It is common for investors to read the latest shareholder letters from investment gurus to understand their latest positions and opinions. However, it is often that the real wit and wisdom of the investment gurus are found in old classic shareholder letters.
This is one of many in a series of articles where I will extract relevant portions of classic Guru shareholder letters and share with readers my views.
I present to you the Investment Manager's Report from the annual reports of the Tweedy Browne American Value and Tweedy Browne Global Value Fund in March 1995.
(1) "...Most people toiling away in the investment business suffer from a conceit contradicted by the evidence that they can cherry pick the best performing stocks from a portfolio of stocks meeting the same fundamental financial criteria. We do not think you can. In the early 1980s, we had an investor in one of our investment pools who thought he could make just such a selection. Rather than paying us as managers, he redeemed his investment of $100,000 and bought what he believed was the cheapest stock among more than 80 in the portfolio. The company, Lazare Kaplan International, was a diamond wholesaler. At the peak of the diamond market, the market value of its inventory of stones less all liabilities on a per share basis far exceeded the market price of the stock. However, when the bottom fell out of the diamond market, an event few had predicted including us, the value of Lazare Kaplan's inventory plunged and the company was forced into bankruptcy. This was one of the few investments we have owned which suffered this corporate fate..."
(2) "...When a corporation keeps some of its earnings in the business rather than paying all of it out to shareholders as a dividend, the management usually believes that it can earn a good return on the money. In addition, corporations use retained earnings to purchase their own shares in the stock market. When the number of shares outstanding is reduced, all of the company's earnings from its business are spread among a smaller number of remaining shares. This increases the per share earnings and future earnings and dividends for the remaining shareholders. Corporations also use retained earnings to build up cash or pay o their debt. Similar to paying off part of the mortgage on your house, this also builds up corporate net worth for shareholders..."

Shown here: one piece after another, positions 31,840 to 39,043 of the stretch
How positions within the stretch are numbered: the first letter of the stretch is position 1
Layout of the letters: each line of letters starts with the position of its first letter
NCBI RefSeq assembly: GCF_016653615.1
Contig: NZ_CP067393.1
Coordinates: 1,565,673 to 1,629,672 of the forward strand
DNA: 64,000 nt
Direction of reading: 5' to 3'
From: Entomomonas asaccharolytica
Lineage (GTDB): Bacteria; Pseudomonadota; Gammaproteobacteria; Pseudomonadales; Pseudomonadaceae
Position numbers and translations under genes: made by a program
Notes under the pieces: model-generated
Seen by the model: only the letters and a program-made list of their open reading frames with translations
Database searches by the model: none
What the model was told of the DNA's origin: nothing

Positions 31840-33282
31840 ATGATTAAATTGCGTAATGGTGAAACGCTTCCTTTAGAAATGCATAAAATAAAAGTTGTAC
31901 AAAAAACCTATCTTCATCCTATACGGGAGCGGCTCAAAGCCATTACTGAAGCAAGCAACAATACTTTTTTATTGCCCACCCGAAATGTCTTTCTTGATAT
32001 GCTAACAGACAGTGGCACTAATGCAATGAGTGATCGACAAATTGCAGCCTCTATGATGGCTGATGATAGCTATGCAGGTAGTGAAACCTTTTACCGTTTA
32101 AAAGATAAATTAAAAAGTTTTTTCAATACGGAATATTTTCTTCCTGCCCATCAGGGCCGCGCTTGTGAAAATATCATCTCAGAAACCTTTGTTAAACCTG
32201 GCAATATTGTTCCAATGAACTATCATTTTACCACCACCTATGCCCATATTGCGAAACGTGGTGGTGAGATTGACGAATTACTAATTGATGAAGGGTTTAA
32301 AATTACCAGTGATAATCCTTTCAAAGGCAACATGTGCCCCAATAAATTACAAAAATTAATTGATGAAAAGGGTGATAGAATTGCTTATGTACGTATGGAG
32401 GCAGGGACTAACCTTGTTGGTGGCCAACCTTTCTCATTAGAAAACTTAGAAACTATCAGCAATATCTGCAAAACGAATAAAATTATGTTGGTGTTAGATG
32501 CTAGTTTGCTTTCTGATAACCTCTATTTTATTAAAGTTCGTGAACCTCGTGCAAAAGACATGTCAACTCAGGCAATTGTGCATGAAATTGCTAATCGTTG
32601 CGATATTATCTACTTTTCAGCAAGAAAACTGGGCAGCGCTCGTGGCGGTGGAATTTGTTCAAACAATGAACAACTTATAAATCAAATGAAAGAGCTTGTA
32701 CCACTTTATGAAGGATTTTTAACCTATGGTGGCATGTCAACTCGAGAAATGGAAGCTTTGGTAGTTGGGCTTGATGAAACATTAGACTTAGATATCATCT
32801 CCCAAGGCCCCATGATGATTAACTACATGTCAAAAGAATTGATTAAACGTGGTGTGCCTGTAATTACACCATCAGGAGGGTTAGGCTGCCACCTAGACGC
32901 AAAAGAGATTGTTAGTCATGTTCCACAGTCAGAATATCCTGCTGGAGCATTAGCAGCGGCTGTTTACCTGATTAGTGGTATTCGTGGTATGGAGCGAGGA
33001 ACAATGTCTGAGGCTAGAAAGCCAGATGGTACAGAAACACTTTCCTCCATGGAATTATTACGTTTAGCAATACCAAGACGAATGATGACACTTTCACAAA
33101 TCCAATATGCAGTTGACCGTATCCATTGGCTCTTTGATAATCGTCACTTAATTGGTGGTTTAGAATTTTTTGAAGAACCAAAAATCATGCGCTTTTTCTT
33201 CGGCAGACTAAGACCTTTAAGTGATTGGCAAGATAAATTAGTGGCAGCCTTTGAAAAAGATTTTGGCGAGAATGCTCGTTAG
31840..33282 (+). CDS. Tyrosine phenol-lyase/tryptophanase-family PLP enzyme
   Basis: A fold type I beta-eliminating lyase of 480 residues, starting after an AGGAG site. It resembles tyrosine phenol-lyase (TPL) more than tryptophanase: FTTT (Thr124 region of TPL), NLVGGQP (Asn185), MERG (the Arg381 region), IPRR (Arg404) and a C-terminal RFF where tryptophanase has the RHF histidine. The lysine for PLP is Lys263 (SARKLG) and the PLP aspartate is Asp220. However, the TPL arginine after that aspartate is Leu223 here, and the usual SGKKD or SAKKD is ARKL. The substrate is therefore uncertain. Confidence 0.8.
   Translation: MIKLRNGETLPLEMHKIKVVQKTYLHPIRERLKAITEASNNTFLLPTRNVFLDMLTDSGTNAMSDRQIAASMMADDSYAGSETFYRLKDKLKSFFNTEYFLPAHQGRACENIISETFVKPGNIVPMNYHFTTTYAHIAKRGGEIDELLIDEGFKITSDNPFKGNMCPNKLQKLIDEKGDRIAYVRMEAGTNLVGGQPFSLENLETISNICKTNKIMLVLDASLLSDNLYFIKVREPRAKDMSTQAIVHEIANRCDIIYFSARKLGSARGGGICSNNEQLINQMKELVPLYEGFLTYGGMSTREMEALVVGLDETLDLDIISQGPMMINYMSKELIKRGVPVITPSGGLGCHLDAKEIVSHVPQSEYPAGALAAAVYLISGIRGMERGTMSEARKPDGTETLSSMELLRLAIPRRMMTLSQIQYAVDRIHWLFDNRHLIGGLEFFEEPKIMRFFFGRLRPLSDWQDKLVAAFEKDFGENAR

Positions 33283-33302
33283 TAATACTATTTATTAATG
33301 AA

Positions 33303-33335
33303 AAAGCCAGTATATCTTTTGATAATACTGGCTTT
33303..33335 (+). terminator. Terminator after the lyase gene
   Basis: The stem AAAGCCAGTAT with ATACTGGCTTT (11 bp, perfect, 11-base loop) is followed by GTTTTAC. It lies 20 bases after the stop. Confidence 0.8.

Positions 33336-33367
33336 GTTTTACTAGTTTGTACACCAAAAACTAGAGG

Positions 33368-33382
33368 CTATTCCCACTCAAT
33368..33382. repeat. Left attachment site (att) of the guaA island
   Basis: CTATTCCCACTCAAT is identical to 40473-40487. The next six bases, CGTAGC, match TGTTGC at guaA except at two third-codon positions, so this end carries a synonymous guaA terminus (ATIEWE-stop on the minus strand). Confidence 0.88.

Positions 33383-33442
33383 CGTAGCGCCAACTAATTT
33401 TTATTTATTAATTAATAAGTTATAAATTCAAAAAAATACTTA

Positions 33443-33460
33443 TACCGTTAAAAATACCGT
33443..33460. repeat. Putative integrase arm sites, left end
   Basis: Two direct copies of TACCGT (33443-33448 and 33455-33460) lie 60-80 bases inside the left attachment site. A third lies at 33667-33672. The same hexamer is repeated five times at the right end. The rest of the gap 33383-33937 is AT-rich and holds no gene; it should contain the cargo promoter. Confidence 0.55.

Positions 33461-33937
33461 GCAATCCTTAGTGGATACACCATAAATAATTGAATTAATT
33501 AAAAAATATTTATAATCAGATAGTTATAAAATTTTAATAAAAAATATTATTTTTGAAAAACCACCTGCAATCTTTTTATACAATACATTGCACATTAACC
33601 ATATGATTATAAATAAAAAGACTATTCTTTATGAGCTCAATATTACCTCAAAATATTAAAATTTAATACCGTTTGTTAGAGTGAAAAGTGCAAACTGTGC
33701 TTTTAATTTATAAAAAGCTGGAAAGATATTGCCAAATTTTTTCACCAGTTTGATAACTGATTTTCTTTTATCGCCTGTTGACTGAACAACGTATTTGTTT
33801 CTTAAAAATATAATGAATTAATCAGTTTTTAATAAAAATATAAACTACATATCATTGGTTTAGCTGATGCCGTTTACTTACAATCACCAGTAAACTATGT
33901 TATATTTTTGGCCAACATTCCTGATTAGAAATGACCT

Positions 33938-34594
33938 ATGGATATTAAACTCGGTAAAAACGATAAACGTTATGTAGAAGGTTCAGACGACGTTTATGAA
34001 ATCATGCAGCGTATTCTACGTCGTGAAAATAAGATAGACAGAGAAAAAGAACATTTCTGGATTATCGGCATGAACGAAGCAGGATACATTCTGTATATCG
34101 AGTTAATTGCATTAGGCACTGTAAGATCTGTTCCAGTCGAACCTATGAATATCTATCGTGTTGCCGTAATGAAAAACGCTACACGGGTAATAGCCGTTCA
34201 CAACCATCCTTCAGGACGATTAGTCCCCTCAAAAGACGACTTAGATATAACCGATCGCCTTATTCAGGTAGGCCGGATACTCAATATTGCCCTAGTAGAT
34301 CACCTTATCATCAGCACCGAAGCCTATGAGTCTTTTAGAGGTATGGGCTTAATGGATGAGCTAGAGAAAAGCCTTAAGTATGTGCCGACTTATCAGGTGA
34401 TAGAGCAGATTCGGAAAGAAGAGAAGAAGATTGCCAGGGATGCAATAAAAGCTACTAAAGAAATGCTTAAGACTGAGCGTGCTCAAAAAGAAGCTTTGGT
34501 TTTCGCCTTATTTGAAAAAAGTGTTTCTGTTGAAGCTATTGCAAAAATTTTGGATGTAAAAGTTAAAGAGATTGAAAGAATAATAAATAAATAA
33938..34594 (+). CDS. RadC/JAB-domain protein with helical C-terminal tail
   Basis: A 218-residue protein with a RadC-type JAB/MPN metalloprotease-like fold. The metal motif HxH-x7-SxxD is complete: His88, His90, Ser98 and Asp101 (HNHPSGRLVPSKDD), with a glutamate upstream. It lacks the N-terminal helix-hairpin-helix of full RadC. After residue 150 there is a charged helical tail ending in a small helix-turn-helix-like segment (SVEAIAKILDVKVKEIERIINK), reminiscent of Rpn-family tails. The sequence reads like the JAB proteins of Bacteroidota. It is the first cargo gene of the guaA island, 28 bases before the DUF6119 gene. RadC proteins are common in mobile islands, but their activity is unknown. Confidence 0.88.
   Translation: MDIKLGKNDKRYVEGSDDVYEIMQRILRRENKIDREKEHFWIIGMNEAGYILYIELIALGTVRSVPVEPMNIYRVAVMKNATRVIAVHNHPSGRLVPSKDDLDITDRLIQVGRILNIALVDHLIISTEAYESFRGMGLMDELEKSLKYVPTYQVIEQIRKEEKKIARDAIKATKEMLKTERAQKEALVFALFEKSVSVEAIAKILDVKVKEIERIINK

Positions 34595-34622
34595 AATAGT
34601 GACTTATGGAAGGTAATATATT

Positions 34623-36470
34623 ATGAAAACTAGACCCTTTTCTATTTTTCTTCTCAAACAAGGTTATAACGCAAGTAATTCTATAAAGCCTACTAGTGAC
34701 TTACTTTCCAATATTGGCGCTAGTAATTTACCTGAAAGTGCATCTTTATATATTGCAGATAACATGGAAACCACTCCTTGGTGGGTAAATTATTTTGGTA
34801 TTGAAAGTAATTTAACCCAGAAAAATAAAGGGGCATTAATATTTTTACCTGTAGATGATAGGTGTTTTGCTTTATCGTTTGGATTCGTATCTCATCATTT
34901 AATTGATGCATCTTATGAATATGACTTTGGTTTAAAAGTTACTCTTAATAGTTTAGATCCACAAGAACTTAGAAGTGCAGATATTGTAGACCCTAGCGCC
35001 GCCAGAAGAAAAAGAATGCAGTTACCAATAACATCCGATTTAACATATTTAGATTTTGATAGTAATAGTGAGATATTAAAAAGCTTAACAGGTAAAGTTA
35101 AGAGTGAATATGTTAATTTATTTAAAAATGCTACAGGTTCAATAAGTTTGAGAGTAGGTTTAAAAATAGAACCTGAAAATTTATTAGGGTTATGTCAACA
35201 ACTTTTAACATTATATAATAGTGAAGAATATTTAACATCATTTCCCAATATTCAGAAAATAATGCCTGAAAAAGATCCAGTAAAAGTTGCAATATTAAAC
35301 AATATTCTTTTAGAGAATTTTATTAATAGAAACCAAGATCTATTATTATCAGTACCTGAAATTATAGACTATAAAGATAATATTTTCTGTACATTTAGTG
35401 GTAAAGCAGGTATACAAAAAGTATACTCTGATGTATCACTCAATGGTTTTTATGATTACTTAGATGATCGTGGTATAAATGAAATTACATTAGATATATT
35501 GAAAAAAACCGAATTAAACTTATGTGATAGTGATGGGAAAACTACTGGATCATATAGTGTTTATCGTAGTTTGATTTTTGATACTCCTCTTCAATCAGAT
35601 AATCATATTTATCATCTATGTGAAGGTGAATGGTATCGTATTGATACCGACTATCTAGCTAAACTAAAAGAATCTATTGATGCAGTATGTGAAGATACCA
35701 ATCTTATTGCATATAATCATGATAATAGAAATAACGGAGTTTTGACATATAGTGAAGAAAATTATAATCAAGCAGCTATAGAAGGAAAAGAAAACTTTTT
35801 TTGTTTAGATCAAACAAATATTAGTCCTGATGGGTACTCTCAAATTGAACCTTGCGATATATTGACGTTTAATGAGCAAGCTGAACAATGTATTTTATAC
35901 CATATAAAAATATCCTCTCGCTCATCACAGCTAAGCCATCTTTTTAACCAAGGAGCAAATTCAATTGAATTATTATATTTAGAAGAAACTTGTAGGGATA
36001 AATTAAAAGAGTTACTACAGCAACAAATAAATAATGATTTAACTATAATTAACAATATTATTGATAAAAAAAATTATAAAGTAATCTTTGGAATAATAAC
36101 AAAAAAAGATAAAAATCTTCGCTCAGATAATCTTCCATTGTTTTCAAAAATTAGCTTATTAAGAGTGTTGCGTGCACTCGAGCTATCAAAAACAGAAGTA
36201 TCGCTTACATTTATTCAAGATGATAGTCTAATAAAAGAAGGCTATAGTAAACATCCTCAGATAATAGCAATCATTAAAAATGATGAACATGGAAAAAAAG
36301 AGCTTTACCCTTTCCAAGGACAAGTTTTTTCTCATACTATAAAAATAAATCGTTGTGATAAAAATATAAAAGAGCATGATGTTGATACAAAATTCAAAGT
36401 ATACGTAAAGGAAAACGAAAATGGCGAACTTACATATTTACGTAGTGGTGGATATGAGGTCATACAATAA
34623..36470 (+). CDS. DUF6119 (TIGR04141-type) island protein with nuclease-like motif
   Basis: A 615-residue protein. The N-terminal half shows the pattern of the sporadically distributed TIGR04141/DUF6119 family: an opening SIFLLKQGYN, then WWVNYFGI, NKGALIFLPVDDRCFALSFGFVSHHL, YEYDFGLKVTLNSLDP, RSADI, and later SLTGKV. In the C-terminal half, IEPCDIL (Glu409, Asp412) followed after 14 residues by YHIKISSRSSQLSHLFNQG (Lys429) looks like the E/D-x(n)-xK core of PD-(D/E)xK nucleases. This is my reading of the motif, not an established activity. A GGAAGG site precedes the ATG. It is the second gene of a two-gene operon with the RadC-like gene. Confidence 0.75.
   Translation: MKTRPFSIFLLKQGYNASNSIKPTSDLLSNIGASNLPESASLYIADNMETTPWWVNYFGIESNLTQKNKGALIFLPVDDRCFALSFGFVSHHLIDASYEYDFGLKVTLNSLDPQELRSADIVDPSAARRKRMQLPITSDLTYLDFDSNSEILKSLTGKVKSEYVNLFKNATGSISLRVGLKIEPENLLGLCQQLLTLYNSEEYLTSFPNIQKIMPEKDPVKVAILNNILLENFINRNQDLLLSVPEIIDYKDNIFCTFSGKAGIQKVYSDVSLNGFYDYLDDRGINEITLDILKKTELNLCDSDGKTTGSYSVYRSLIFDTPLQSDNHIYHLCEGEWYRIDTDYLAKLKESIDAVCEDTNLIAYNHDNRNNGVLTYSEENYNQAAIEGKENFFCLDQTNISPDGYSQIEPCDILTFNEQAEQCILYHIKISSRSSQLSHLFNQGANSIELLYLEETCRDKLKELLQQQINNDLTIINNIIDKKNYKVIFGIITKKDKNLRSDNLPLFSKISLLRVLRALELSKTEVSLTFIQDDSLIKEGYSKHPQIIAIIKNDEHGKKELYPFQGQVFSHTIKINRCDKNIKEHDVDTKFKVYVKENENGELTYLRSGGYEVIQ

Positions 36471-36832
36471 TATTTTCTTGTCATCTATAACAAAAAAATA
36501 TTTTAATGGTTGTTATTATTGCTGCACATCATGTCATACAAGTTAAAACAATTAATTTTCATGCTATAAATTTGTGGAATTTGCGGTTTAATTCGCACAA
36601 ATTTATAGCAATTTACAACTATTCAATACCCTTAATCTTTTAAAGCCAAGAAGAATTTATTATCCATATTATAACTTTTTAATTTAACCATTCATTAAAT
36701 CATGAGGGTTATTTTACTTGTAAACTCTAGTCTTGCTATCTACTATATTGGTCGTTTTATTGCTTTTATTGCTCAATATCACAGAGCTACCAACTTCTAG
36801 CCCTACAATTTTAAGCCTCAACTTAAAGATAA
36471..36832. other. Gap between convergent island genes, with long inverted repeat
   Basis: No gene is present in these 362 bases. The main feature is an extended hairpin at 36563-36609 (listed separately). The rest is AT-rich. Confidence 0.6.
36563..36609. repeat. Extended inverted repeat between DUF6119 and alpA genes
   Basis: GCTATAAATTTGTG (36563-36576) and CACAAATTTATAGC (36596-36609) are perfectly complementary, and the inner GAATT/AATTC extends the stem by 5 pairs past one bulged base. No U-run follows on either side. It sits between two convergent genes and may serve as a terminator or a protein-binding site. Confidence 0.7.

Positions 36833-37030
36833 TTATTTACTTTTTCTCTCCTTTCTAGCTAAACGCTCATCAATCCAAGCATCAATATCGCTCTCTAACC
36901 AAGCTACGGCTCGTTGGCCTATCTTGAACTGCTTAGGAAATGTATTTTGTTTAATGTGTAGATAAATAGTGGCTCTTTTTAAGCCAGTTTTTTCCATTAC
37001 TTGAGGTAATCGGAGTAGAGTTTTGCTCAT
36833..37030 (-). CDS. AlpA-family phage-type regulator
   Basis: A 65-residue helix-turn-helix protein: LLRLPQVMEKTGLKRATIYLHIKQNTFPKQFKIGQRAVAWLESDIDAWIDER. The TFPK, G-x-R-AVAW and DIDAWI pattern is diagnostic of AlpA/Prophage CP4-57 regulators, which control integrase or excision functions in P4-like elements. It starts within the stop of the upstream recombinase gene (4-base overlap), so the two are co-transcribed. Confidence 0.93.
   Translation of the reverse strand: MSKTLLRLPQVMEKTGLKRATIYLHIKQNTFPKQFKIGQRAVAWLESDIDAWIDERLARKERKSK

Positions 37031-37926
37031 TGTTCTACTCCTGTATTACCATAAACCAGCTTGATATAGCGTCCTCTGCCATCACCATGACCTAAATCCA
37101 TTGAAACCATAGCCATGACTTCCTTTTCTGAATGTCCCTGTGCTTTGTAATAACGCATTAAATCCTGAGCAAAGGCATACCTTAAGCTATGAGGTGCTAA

(3) "...In an industry where most people believe success is based on finding a guru who can predict the vagaries of the stock market or individual stocks, at Tweedy, we like to think success in investing can be taught and passed down. We strongly believe that good investment results require continuity and the adherence to sound investment principles. We think that after seventy-five years of doing the same thing, we are unlikely to change now..."
(1) It is a repeated call by Tweedy Browne to have a diversified portfolio.
Investors who stubbornly insist on betting on single net-net stocks can read my article, "Analyzing Working Capital - The Key to Successful Investing in Net-Nets," to improve their odds.
(2) Investors tend to focus on managers' operating performance. In actual fact, managers' track record of allocating capital is equally, if not more important.
(3) Most people have lost money in the stock market, not because their investment approach was wrong, but as a result of changing investment philosophies (huge turnover in stock portfolio holdings) every quarter. Consistency and belief matters.
Readers interested in applying Tweedy Brown's value investing philosophy though a quantitative screen can read my other article, "The Tweedy Browne Stock Screen Nov. 6, 2012."
You can read the complete annual reports here: